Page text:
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all respects, as that of any other department of the General Institution ; being not merely attached to it, but incorporated with it, as one of its component and essential parts, yet retaining its own distinctive character, and having, like other departments, its own distinct Professors, as a Normal School."

The instruction in the primary, and most essential branches of this department, together with the classification of the pupils, and all the minuter details of interior organization, are confided to two Professors, with the advice and assistance of the President, while the general government and administration of discipline rest ultimately with the Faculty of the University and the Board.

In addition to the two Professors exclusively devoted to this department, the President, as Professor of Moral Science, in the University, and the Professor of Physical Science, give special instruction to the Normal students, adapted to their wants, and prepared for their exclusive benefit. Thus the State pupils are not merged in the general mass of the College classes, yet enjoy all the advantages which may be derived from the acquirements and the experience of the Professors in the University, the superior apparatus, &c.

It is the fixed purpose of the Faculty and the Board that the funds of the State shall not be perverted from their primary and specific object, which is to train up teachers for the country. Therefore, the Normal School being carefully organized, with special reference to that object, each State pupil is considered, by the very fact of his accepting the appointment, a member of that school, and pledged to master the studies in that department; nor can any be allowed to neglect, much less wholly to omit these primary studies, for any personal advantage, real or imaginary, to be derived from the higher studies of the college proper. Yet, should any pupil possess, (as many do,) such intimate acquaintance with the studies of the Normal School, or such aptness, and industry, that in the judgment of the Faculty, he may profitably devote a portion of his time to the higher studies, then, the whole University is open for his benefit, and every facility is afforded for his wider improvement; it being our distinct purpose to insure accuracy in the lower branches, yet afford every opportunity and stimulus for progress in the higher.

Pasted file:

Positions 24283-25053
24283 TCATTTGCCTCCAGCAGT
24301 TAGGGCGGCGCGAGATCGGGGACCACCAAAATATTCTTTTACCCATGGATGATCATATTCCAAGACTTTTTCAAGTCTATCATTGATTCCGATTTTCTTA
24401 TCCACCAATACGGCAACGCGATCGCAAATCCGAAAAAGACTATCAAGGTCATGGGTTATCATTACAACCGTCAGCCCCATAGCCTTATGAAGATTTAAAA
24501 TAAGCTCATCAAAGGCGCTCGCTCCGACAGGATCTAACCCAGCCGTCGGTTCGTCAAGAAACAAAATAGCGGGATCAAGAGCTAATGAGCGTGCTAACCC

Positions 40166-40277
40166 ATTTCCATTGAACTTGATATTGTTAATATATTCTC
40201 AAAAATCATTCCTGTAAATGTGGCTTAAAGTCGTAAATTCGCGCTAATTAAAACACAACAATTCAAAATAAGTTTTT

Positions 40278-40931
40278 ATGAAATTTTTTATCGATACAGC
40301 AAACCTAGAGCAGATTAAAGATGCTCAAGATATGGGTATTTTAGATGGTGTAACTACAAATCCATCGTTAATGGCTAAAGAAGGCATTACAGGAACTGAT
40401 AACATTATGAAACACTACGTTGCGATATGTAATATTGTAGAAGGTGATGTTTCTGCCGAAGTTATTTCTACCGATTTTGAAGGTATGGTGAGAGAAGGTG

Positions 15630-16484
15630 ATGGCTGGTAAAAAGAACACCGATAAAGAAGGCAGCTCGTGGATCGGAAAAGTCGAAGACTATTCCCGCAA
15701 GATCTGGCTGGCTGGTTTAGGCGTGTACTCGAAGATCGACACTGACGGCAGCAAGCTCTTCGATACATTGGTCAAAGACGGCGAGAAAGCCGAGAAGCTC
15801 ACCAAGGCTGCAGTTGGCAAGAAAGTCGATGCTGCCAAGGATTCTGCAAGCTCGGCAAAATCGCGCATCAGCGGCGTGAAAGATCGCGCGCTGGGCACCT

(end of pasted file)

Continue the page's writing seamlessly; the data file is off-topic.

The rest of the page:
This opportunity for higher culture, so eagerly siezed, and so well improved already by a portion of our pupils, makes not only an abler man, but a superior teacher; and in all the more gifted minds, will assuredly stimulate to larger acquirements in after life; thus multiplying the number of thoroughly educated men, and accomplishing collaterally another of the great purposes of the Legislature, to raise up men for the State, as well as instructors for our schools.

Should any wish to return and complete their studies here, all the advantages of the University are gratuitously offered.

These advantages to the Normal School, derived from its connection with the University, are attended by correspondent advantages to other departments of the general institution, which are well worthy of serious consideration, and render the University a place peculiarly adapted to the education of youth.

First. The infusion of so large an element favorable to study, morality, and good order. So many full grown men, sober, discreet, studious, decorious in all their demeanor. This influence is powerfully felt in every department, and combined with other causes, has given a most healthful impulse to our enterprise in its very commencement.